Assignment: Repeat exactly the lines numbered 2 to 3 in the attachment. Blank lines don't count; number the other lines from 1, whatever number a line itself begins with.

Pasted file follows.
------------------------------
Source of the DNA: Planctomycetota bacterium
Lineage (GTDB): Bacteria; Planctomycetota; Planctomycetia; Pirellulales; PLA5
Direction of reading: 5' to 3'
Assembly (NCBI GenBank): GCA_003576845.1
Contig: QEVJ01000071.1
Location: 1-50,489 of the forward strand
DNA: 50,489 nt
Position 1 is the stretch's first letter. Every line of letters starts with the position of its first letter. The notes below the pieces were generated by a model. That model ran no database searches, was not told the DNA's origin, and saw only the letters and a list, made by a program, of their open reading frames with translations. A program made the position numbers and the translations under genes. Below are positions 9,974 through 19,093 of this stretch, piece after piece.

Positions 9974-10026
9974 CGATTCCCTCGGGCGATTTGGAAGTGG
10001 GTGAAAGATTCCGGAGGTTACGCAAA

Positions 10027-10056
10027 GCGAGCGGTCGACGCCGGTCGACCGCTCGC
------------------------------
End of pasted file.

Lineage (GTDB): Bacteria; Planctomycetota; Planctomycetia; Pirellulales; PLA5
Direction of reading: 5' to 3'